RAF Cosford Air Show Press Launch

Wednesday 25th March 2015

As the only RAF airshow on the calendar this year, it might be said the show - which has generally been a more family-orientated event - has some big shoes to fill. As we edge closer to the June airshow, it seems abundantly clear that the RAF Cosford Air Show is set to be one of the must-attend shows of 2015.

Once again, Tom Jones and Tim Croton were invited to the Shifnal airfield, this time for the event's press launch on behalf of UK Airshow Review. Photography as credited.

With items like the Swiss Air Force F/A-18C Solo Display, the freshly-unveiled RAF "Sharkmouth" schemed P-51D Mustang (formerly "Old Crow") and yesterday's news of the Belgian Solo F-16 Fighting Falcon in the flying, and the Westland Whirlwind and TSR2 in the static park, it’s difficult to see how anyone can accuse the show of resting on their laurels this year - something, I would imagine, is easily done given the consistent sell-out or near sell-out crowds each year.

It's not all plain sailing, though, and it's fair to say that much of the criticism of the show each year lies with the traffic management, or lack of before 2014, over the years. We spoke to the organisers about that issue in our recent interview. The other principle criticism of Cosford shows over the years has been of the lack of diversity in the aircraft on display both in the air and on the ground year on year.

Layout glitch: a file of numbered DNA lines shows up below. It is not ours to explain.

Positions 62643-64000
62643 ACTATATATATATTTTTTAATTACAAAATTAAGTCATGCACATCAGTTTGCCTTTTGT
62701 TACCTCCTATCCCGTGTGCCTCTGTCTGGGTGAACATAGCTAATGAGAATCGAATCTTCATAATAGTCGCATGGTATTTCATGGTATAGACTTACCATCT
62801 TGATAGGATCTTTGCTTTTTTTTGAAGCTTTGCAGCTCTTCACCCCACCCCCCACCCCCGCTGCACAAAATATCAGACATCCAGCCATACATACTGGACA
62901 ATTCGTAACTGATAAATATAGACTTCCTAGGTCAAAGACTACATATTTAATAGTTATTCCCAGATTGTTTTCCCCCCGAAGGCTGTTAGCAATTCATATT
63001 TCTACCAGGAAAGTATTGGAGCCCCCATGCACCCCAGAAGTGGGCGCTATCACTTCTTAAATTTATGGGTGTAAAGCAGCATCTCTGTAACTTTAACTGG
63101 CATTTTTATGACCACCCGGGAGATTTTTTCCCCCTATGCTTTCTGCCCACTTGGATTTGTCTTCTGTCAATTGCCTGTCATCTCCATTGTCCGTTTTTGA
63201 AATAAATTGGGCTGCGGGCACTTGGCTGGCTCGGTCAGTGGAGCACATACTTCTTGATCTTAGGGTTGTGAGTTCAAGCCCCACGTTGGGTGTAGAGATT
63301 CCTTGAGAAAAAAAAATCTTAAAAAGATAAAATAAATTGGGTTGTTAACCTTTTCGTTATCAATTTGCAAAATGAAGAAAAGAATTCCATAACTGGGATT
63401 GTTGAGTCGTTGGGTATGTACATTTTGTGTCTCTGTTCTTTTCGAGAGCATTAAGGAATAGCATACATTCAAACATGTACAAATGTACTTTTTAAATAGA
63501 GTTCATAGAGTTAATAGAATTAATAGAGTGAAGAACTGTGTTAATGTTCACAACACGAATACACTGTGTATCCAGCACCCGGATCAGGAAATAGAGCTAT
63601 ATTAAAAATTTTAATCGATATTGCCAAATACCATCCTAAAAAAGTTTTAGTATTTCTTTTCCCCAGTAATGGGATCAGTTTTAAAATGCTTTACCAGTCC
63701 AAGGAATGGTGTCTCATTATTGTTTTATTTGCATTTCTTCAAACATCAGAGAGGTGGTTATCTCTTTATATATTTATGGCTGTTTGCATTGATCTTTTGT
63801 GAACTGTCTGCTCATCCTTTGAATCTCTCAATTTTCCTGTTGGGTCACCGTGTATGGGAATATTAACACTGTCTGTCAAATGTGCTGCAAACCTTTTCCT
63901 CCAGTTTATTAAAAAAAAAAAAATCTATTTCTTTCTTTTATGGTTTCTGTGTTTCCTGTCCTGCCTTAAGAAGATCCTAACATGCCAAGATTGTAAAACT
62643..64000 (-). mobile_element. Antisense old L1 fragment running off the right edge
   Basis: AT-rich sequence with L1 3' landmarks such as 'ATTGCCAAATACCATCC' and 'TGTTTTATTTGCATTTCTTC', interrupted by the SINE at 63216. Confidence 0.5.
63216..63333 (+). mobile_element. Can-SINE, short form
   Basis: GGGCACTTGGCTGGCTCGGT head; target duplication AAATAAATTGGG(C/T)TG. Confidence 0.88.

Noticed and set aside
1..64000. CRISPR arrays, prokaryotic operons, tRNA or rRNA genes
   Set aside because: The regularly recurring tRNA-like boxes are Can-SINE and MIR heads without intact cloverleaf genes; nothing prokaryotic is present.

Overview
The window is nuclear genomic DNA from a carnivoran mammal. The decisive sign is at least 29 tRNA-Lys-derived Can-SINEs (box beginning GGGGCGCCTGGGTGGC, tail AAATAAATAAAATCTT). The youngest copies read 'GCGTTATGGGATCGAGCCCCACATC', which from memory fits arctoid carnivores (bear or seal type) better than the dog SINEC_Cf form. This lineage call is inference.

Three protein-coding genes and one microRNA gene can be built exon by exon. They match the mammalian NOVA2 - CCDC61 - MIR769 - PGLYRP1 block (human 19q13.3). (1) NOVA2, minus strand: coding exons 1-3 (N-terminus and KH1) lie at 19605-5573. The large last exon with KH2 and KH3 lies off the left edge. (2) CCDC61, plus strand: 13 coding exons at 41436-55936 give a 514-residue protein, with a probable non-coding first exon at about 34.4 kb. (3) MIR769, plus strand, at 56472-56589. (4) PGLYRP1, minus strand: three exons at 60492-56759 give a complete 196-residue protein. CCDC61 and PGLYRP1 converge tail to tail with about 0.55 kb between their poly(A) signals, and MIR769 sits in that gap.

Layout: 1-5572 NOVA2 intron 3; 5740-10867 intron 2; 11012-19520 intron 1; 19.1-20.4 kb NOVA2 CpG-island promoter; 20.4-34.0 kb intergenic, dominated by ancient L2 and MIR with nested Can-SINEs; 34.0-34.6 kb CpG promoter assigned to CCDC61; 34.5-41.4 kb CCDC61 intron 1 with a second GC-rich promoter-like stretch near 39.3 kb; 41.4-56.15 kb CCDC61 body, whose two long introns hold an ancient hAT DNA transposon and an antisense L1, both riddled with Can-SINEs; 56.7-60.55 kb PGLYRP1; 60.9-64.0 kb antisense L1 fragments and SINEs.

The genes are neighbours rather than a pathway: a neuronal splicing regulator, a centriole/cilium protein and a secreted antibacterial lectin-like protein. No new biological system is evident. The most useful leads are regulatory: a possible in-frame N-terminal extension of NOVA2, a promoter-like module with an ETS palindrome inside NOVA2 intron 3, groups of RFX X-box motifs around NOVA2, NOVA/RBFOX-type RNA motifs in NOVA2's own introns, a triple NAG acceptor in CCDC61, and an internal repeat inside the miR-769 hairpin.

With that in mind the Air Show Chairman, Wing Commander Kevin Rayner, emphasised those two elements of the show perhaps more than any others on the misty Wednesday morning. Speaking of the traffic, two features new to 2015 were emphasised: advanced tickets only and off-base parking. We spoke to the Air Show Director about the move to advanced tickets only, and much of that logic was repeated by Wing Commander Rayner. The bottom line is that it is simpler, quicker and more efficient to scan pre-paid tickets than deal with the cash of thousands of families on the gates.

The show has seen nightmare traffic levels before, including the unacceptable position of having families stuck in traffic with pre-paid tickets. To that, the Air Show Chairman made the promise that if you have an advanced ticket for this year's show, you will get in.

The off-base parking will be to the north western end of the site, the other side of the railway, and close to the entry gates for the RAF Museum and Hawker Hunter gate guard. The organisers have now reached an agreement with the farmer of those fields, and they will be opened up for parking. This turns the gate on the junction of Neachley Lane/Horsa Way into a pedestrian gate.